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Bethnal Green tube shelter disaster audio trail launched

students studying at UEL

A team from the University of East London has launched a new audio trail featuring recordings with survivors of the 1943 Bethnal Green Tube Shelter Disaster. The tragedy, in which 173 people died, is thought to be the worst civilian disaster in modern British history.

A plaque publicising the trails has been placed at the entrance to the station. There is also a companion oral history book with highlights from the interviews. An education kit about the disaster has been produced for use in schools.

The project includes two audio trails – one for adults and one for children - which are designed to be listened to at the Bethnal Green Shelter Disaster Memorial, located near the underground station. The trails contains interviews with more than 30 survivors, as well as medical personnel on duty the night of the disaster and relatives of those who died.

 “A very dedicated team of staff and volunteers have worked incredibly hard to find and record survivors, and in turn help us to understand something of the terrible impact of this disaster on hundreds of families in East London,” project director and UEL senior lecturer Dr Toby Butler said.

On the night of the disaster, crowds surged into the entrance of Bethnal Green station – which wasn’t yet in use as an underground stop but was active as an air raid shelter - when they heard an air raid warning and unfamiliar sounds from an anti-aircraft weapon.  When a woman holding a baby tripped on the dark stairwell, those following were unable to keep their balance.  It’s estimated that hundreds of people fell within 15 seconds, causing a huge crush from which many did not escape.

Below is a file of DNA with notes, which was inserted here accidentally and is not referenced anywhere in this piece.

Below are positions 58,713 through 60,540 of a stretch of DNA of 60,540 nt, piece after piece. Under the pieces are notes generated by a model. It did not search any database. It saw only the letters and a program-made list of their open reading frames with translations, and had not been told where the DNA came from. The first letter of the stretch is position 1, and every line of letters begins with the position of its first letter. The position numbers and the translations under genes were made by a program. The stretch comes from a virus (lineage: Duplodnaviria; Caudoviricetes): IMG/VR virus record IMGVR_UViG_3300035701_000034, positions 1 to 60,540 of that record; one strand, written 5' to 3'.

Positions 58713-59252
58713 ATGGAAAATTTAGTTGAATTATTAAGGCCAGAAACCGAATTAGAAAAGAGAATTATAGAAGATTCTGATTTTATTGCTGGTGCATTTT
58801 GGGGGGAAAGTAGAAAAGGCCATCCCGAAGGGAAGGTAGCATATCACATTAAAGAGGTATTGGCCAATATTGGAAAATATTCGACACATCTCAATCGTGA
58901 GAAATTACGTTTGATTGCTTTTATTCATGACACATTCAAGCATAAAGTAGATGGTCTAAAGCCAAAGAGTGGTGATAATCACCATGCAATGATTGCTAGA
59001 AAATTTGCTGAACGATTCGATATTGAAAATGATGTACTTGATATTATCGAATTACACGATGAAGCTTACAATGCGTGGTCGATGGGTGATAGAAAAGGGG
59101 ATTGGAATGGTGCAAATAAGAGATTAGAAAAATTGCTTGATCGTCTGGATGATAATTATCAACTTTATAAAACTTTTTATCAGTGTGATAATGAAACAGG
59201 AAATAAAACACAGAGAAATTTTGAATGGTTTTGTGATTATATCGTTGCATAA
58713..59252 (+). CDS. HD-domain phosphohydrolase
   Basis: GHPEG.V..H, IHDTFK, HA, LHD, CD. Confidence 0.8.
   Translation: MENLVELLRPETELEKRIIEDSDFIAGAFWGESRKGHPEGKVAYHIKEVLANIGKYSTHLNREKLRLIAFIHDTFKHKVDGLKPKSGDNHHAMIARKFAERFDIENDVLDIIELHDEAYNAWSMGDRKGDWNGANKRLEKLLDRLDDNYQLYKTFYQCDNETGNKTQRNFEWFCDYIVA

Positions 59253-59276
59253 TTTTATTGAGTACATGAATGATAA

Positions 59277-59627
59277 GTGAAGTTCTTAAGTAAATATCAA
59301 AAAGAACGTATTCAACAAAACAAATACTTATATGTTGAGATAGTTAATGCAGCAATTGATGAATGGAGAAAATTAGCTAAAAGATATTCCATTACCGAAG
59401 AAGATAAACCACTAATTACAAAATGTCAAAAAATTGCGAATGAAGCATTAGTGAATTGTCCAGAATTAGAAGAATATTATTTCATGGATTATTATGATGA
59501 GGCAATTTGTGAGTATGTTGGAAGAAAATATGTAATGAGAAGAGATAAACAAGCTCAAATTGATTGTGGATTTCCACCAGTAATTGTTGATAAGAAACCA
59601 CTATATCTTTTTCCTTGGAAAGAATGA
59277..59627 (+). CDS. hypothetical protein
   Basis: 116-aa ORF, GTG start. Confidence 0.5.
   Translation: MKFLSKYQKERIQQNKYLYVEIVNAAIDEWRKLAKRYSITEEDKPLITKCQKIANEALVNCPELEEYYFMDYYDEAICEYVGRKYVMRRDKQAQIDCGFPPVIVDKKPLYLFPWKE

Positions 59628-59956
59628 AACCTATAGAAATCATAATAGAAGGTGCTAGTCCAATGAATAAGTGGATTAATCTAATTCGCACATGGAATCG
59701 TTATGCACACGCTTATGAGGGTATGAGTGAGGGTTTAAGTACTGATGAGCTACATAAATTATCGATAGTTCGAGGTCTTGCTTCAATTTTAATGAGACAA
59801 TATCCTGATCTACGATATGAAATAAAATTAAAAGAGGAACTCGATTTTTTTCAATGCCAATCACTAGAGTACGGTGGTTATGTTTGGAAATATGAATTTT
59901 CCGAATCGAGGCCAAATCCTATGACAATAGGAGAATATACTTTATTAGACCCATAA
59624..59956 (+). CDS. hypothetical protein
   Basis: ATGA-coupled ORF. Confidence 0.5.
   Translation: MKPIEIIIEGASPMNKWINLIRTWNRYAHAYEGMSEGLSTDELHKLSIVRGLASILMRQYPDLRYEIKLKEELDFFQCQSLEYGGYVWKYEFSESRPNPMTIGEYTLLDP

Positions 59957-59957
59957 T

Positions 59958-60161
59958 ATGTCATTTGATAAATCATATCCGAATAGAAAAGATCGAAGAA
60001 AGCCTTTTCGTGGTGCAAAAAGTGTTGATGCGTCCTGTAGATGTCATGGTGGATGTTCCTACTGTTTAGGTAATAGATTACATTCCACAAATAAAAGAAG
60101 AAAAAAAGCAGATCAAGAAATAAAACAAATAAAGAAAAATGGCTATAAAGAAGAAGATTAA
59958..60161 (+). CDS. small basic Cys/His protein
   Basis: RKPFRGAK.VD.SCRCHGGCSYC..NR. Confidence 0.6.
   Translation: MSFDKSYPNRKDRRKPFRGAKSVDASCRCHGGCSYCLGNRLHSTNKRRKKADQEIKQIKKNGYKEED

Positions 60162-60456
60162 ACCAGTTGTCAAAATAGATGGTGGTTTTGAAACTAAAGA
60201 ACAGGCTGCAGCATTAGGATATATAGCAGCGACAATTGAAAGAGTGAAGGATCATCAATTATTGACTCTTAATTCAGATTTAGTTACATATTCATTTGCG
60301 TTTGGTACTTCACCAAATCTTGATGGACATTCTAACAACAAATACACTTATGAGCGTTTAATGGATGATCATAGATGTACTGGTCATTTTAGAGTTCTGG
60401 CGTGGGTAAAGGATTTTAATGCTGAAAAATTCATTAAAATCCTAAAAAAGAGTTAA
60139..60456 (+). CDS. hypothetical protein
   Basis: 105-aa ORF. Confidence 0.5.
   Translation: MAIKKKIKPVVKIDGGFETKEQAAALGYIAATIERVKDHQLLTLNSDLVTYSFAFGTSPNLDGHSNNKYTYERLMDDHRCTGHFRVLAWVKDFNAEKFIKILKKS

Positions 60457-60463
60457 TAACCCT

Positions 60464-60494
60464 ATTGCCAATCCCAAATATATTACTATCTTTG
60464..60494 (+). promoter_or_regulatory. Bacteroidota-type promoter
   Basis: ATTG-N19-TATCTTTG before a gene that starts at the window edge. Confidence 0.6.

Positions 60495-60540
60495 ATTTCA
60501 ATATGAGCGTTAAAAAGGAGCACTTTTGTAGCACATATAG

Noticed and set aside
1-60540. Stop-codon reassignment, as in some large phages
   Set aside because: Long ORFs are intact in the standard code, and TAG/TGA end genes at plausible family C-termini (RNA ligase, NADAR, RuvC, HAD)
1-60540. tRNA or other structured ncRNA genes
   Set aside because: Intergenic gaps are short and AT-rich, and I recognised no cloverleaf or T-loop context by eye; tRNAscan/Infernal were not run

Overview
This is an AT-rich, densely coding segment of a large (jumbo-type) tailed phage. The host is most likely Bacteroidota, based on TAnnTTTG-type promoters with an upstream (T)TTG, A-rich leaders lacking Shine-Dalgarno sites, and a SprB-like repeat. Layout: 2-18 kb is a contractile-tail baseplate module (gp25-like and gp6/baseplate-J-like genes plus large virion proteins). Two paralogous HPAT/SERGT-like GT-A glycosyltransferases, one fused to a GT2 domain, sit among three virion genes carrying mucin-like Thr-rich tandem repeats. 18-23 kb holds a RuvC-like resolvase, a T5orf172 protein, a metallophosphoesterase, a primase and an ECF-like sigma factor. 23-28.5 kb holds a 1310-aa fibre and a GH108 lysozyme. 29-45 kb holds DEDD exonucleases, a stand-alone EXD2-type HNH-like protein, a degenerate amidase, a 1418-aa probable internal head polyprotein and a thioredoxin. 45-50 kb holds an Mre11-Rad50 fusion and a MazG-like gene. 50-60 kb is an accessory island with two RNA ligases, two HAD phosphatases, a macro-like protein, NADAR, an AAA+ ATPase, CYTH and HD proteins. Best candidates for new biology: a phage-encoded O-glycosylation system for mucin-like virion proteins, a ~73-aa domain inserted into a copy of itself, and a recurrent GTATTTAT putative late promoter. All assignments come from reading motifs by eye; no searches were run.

Many survivors were told not to speak about the disaster. For some, the audio trail is the first time their accounts have been included in the formal historical record.

Babette “Babs” Clark and her family narrowly avoided getting caught in the crush. Babs and her sister were instead pulled to safety as chaos continued to swirl around them. Walking home that night, Babs, then 11, remembers seeing “all the people lying in the rain”. What she was seeing were the bodies of those who had perished.

Babs said she’s glad the audio trail project has given her an opportunity to share her story.

“It was a bit of a relief. I had all this inside of me and never spoken about it,” she said.  “It’s only since they started with the memorial that it made me think ‘I want to get out there and start yelling my head off and telling people about it’. A lot of people had the wrong idea about what happened down there”.

Over the last two years, the University of East London has worked with a team of volunteers to record testimony and publicise the disaster. Over 50 talks have been given to community groups and 2,000 free books are now being given away. It is estimated that over 10,000 people will now understand more about the disaster thanks to UEL’s efforts.

The audio trails, a PDF version of the book and teaching materials are available for free from www.bgmemorial.org.uk.

Euan Williams, creator of the education pack and a teacher and history coordinator at Globe Primary School in Bethnal Green, said he hopes the lessons in the pack impart to students not just factual knowledge but also empathy for how people lived at the time.

“There were 173 people who lost their lives in a civilian disaster. It’s an awful lot of people and it had a massive effect on the community here,” he said. “The disaster has historical significance as well as local community significance within the context of the Second World War. People really ought to know what happened.”

Notes to Editors

The University of East London (UEL) is a global learning community with students from over 120 countries world-wide. Our vision is to achieve recognition, both nationally and internationally, as a successful and inclusive regional university proud of its diversity, committed to new modes of learning which focus on students and enhance their employability, and renowned for our contribution to social, cultural and economic development, especially through our research and scholarship. We have a strong track-record in widening participation and working with industry.